History jokes, famous anecdotes and short funny stories.


Funny anecdotes and short stories are a great source of examples in public speeches. This website contains short funny stories, clean jokes and humorous legends of kings and queens, politicians, famous literary figures and artists from many books and sources. The styles of writers from different time periods was preserved - they often enhance the stories in an amusing way. Enjoy and have fun!

An Old Indian 
Sunday, May 18, 2008, 08:07 PM - American history in jokes,anecdotes and funny facts, Life and Death
Posted by Court Jester
AGED INDIAN.
The French, in the year 1696, attacked the Iroquois
Indians in Canada, whom they surprised and dispersed.
An illustrious warrior of that nation, who was more
than a hundred years old, disdaining to fly, or unable
to do it, was taken prisoner, and abandoned to the
savages attached to the French force, who, following
their barbarous customs, made him suffer the most
horrible torments. The old man never suffered a sigh
to escape him, but boldly reproached his countrymen
with rendering themselves slaves to the Europeans, of
whom he spoke with great contempt. These invectives
aggravated one of the spectators, who gave him three
or four blows with his sword, to finish him. "Thou
art wrong," said the prisoner, coolly, " to shorten my
life ; thou wouldst have had more time to learn how
to die like a man."

From The Percy Anecdotes
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Last wish: a newspaper 
Friday, May 9, 2008, 08:05 PM - British humor, history of England, Life and Death
Posted by Court Jester
In the memorable battle of Trafalgar, William
Chambers, master of the Royal Sovereign, had part
of his side carried away while steering the ship towards
the close of the action. He just lived until
the firing ceased, when, with a feeble voice, he exclaimed,
"Oh, could I but read the Gazette of this
glorious day !" and, with the remaining breath still
left him, gave three feeble cheers, in which he
joined by another lying man, and both immediately
expired.

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Navy Blunders: Admiral Benbow  
When Admiral Benbow was a common sailor, his messmate, who was stationed with him at the same gun, lost his leg by a cannon shot. The poor fellow instantly called out to his friend, who immediately took him up on his shoulder, and began with great care to descend with him into the cockpit; but it happened that just as the poor fellow's head came upon a level with the deck, another ball carried that off also.Benbow, however, knew nothing of the matter, but carried the body down to the surgeon, and when he came to the bottom of the ladder, called out that he had brought him a patient, desiring some one to bear a hand, and help him easily down. The surgeon turned about, but instead of giving any assistance, exclaimed, "You blockhead, what do you do here with a man that has lost his head?" "Lost his head!" says Benbow; "the lying fellow, why he told me it was his leg; but I never in my life believed what he said without being sorry for it afterwards."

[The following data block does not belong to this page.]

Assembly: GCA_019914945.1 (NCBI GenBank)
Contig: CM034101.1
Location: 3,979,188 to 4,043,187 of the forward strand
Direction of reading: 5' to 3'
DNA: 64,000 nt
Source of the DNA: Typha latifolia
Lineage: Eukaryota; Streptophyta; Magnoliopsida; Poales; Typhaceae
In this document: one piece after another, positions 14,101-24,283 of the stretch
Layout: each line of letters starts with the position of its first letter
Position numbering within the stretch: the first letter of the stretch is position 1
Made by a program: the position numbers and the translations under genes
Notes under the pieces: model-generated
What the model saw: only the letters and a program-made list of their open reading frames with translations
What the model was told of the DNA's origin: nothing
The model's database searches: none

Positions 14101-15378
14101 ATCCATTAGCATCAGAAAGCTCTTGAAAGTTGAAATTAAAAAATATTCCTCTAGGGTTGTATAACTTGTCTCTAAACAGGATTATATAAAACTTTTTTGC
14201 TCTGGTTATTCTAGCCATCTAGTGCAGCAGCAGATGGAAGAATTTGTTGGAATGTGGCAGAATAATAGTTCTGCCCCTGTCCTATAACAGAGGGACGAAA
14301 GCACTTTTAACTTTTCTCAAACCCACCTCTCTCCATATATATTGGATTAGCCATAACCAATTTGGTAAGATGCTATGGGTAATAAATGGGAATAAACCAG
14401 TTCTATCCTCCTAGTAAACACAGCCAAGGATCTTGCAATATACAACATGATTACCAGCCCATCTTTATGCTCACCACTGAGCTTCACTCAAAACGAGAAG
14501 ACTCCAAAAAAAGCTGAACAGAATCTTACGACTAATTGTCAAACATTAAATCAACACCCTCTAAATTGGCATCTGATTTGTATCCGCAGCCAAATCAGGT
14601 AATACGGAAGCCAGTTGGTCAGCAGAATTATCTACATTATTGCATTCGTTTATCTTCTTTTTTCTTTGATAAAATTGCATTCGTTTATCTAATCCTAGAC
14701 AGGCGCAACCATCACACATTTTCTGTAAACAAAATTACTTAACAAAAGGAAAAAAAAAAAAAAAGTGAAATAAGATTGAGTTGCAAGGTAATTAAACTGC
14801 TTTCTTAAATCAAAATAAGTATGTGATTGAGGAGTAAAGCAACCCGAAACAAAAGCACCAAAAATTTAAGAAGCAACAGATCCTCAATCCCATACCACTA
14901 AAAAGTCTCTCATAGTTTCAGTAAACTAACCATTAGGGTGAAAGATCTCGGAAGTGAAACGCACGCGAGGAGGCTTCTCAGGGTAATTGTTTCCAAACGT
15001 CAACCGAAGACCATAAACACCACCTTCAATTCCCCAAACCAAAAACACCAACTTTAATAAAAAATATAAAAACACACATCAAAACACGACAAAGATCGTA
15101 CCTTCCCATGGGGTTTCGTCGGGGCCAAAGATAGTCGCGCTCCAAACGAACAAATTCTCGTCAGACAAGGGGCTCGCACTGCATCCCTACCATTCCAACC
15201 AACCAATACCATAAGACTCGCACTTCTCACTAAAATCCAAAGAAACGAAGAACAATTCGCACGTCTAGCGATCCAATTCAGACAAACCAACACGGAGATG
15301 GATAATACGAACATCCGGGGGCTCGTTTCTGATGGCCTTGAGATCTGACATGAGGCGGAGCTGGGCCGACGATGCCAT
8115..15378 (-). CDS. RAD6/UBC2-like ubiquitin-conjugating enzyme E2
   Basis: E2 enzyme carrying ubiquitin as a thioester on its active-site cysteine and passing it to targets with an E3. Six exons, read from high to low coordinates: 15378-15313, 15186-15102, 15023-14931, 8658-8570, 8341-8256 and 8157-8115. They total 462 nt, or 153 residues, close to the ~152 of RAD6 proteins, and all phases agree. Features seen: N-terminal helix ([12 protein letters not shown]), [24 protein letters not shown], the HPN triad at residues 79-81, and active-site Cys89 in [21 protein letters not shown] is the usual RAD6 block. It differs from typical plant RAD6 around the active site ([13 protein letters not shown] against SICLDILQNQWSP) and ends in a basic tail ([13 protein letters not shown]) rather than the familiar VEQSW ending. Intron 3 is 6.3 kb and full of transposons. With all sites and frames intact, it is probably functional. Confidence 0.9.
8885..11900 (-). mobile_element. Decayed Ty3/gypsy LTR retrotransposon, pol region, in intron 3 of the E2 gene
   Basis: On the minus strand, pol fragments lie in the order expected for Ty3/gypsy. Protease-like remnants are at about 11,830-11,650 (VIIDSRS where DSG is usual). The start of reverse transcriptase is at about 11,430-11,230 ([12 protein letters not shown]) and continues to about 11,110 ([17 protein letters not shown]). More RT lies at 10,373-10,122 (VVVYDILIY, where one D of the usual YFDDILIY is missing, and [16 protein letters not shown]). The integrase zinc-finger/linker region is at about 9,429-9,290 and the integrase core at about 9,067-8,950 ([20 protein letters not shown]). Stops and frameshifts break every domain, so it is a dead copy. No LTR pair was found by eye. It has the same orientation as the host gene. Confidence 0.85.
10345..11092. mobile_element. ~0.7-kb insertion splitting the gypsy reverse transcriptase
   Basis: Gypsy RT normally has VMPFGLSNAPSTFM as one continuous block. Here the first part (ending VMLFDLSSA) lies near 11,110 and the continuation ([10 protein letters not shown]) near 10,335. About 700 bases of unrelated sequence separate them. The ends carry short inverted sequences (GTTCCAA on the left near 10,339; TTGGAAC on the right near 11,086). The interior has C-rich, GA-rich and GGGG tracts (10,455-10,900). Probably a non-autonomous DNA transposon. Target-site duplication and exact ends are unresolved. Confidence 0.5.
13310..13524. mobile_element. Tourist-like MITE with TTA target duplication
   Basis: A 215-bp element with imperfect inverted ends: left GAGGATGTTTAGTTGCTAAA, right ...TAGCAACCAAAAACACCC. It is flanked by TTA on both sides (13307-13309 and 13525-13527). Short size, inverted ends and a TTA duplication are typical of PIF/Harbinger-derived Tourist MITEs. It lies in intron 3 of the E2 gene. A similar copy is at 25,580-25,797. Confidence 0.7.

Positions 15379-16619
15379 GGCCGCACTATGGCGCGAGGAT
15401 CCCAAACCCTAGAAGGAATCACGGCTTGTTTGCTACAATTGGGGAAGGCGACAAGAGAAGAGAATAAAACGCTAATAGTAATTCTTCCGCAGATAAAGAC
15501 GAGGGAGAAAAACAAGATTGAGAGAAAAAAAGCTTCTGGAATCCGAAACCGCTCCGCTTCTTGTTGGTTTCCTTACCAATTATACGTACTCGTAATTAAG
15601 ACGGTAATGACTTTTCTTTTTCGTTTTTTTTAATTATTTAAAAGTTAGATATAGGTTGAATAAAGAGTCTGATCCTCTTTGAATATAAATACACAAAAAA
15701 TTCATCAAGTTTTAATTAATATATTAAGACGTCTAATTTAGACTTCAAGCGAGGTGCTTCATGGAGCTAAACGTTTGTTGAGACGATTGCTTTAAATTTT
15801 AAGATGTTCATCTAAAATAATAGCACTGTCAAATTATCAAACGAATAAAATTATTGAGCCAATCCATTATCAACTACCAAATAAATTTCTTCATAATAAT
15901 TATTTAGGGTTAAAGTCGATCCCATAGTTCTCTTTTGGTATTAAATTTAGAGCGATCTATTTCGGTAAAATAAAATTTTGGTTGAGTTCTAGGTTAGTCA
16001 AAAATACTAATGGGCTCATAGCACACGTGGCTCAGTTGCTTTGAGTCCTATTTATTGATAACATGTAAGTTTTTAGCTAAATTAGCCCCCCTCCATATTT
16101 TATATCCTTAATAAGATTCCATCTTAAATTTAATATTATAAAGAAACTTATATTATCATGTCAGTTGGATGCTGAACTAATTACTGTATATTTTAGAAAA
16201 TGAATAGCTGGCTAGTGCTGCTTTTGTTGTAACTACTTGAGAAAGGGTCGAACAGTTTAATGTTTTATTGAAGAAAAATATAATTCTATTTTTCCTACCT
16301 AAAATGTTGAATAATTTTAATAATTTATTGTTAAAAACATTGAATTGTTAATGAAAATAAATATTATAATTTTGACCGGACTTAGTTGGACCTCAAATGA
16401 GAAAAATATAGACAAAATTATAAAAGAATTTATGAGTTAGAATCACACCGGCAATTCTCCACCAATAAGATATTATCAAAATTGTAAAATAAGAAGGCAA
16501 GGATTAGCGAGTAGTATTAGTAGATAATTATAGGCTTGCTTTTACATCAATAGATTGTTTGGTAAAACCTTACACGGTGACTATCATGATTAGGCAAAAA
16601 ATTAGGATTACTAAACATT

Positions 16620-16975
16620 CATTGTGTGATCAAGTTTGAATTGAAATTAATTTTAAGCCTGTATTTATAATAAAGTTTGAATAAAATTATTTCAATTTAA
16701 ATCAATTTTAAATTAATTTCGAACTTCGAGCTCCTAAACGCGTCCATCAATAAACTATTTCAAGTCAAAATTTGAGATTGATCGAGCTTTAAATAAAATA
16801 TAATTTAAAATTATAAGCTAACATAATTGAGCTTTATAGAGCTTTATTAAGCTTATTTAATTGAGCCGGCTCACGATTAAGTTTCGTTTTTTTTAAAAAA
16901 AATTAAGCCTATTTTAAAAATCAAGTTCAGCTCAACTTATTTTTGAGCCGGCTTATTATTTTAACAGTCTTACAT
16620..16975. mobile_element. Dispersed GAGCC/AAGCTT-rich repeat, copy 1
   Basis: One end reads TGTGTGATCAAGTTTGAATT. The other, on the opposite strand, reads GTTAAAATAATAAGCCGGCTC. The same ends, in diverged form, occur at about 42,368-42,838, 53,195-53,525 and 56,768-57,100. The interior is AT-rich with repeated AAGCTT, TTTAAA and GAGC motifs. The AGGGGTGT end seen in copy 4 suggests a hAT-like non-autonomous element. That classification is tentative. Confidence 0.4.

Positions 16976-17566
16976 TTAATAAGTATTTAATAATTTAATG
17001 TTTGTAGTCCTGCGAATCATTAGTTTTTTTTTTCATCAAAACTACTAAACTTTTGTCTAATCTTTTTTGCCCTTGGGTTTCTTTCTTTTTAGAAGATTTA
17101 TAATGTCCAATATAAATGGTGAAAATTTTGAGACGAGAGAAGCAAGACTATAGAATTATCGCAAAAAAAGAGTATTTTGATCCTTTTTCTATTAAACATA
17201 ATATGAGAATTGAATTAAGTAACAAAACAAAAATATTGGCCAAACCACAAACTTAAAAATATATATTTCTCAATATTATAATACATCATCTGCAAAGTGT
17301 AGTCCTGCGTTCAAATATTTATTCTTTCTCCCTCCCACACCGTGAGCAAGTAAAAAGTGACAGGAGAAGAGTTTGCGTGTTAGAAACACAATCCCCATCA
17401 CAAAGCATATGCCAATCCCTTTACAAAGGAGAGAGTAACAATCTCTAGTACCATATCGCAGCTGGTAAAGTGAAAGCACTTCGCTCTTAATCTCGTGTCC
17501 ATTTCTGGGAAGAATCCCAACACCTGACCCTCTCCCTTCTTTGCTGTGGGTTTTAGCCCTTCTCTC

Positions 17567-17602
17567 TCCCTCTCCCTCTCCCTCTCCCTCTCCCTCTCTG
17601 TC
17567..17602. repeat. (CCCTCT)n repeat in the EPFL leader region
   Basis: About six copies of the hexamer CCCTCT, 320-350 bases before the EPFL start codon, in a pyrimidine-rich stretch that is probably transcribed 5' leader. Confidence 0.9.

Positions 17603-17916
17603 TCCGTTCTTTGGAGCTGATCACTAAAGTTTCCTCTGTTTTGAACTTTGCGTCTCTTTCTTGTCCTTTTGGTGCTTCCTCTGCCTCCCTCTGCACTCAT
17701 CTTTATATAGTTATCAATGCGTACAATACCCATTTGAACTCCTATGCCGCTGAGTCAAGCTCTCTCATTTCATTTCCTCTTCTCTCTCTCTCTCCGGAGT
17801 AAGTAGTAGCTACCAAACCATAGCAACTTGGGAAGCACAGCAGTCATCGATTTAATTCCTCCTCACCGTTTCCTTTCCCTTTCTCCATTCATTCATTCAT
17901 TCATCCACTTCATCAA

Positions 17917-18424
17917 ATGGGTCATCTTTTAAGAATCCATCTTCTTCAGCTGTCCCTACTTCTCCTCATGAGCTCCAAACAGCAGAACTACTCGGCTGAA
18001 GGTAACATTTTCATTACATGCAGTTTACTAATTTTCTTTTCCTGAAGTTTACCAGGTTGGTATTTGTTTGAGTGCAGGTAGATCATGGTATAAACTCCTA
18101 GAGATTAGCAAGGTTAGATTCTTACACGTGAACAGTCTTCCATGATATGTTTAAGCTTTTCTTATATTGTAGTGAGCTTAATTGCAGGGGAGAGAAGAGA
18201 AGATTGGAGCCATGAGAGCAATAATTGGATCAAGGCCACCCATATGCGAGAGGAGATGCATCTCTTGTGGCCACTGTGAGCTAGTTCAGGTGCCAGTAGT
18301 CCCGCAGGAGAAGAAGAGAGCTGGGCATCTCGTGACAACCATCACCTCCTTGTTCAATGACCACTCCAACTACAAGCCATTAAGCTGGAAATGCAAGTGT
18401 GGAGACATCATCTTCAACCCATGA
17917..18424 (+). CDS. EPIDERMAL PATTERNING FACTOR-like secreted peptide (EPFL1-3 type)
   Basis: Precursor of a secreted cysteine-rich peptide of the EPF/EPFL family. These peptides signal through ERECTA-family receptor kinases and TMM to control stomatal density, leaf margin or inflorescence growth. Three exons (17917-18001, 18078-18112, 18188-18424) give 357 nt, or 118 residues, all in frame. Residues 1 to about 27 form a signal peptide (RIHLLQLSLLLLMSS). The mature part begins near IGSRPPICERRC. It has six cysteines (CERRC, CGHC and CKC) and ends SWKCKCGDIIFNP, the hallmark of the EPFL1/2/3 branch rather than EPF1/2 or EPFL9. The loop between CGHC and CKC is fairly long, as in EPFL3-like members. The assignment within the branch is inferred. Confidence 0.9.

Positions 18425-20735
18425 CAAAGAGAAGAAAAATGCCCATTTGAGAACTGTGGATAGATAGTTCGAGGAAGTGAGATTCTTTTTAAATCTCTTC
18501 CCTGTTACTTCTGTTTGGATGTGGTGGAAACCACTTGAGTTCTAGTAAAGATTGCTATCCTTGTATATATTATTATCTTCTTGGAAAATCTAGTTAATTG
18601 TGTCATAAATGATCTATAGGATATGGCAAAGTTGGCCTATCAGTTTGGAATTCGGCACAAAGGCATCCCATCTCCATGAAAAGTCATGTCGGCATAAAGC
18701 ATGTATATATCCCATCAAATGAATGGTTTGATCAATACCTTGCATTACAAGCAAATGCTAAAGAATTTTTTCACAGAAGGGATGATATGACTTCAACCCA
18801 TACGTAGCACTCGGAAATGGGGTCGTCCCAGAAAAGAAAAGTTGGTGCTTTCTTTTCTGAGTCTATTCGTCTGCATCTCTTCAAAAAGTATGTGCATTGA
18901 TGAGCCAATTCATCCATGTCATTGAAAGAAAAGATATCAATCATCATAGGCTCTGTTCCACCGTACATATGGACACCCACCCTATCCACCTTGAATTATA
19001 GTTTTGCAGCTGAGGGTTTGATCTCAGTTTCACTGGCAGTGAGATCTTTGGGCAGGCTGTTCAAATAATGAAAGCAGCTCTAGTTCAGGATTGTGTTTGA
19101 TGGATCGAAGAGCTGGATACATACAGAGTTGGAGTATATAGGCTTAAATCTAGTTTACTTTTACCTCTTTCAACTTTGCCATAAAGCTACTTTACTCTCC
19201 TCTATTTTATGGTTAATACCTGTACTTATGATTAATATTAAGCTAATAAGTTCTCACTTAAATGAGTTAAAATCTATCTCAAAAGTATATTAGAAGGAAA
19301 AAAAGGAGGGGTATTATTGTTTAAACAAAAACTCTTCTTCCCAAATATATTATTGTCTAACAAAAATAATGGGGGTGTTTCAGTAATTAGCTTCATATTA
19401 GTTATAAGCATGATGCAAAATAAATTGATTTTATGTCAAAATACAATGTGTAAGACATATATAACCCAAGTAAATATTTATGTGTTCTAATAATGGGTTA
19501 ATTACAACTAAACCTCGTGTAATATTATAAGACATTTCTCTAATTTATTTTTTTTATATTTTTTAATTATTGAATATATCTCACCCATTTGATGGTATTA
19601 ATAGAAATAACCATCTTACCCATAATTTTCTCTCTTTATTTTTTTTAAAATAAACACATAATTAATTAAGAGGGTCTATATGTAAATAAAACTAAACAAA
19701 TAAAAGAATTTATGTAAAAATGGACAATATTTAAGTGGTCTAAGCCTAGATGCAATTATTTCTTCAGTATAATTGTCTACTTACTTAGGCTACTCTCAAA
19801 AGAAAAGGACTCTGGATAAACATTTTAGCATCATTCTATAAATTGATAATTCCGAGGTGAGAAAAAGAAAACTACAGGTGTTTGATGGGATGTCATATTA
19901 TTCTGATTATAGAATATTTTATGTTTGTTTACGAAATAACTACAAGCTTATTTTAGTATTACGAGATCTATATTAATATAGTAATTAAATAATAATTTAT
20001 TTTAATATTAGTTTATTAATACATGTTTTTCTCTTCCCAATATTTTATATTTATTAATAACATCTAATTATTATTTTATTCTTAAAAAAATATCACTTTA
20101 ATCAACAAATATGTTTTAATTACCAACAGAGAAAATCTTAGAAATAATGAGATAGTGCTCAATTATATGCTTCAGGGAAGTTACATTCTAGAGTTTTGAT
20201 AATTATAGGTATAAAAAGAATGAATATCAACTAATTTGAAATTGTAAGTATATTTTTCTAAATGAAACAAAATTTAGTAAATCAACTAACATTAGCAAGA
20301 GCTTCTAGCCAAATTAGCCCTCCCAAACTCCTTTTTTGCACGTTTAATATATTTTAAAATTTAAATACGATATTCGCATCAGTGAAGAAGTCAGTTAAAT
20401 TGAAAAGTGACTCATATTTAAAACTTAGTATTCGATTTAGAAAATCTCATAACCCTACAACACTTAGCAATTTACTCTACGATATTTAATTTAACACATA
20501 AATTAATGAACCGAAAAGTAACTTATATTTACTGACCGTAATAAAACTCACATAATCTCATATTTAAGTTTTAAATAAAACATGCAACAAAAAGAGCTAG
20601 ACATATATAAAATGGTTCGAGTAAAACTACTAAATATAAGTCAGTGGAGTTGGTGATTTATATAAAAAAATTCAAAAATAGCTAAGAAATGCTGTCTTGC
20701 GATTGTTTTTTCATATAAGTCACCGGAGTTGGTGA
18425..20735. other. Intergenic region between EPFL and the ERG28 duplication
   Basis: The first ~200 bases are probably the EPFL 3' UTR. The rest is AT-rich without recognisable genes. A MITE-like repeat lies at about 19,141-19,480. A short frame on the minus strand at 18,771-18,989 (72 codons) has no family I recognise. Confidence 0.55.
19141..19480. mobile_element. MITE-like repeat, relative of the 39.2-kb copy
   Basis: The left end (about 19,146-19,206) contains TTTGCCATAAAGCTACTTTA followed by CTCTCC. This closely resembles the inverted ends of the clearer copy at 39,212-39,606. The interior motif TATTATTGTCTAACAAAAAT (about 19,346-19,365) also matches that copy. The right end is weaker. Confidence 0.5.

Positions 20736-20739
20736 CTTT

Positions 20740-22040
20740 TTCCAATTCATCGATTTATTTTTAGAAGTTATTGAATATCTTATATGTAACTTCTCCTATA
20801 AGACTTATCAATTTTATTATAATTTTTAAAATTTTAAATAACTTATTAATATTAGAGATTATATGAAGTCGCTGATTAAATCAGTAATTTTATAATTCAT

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The Poor Animal: a Prisoner's Dog 
Wednesday, April 16, 2008, 02:04 PM - Dogs, Cats and other Animals featured in Jokes, Life and Death
Posted by Court Jester
FATAL SYMPATHY. One of the prisoners in the Port Royal, or Port Libre, during the government of Robespierre, had brought a favorite dog with him to prison. The poor animal ate, drank, and slept, with its master, until it was deprived of him by a denunciation from one of the prison spies, and his consequent death. The dog now became an interesting object in the prison, and was caressed by everybody. One gentleman in particular, an intimate friend of the deceased, was overheard by one of these guillotine providers, as he was apostrophizing the poor beast in the following terms : "Poor fellow, what will now become of you 1 Your friend and master is gone." The eaves-dropper came up and said, " You, sir, who seem so much interested in the fate of this dog and his master, look to yourself ; we shall contrive to settle your business." This threat was verified in a short time ; the poor man's compassion for the dog cost him his life.

From Percy Anecdotes

See also:
Dog training ideas
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Captain Kidd -- Famous Last Words of a Pirate 
Tuesday, April 15, 2008, 02:35 PM - British humor, history of England, Famous funny quotes and sayings, Life and Death
Posted by Court Jester
Captain William Kidd (1645-1701), a famous British pirate, started his career as a regular sea captain. But when he was dispatched to the coast of Madagascar with the purpose of quelling marauding pirates, he joined them instead, and soon became one of the most ferocious raiders on the open seas. After several years of bloody raids on British ships he reached agreement with the English that he would surrender in return for a full pardon. Once he was in custody, the pardon was revoked and he was sent to the gallows. As the noose was put around his neck he said to the assembled crowds: "this is a very fickle and faithless generation."
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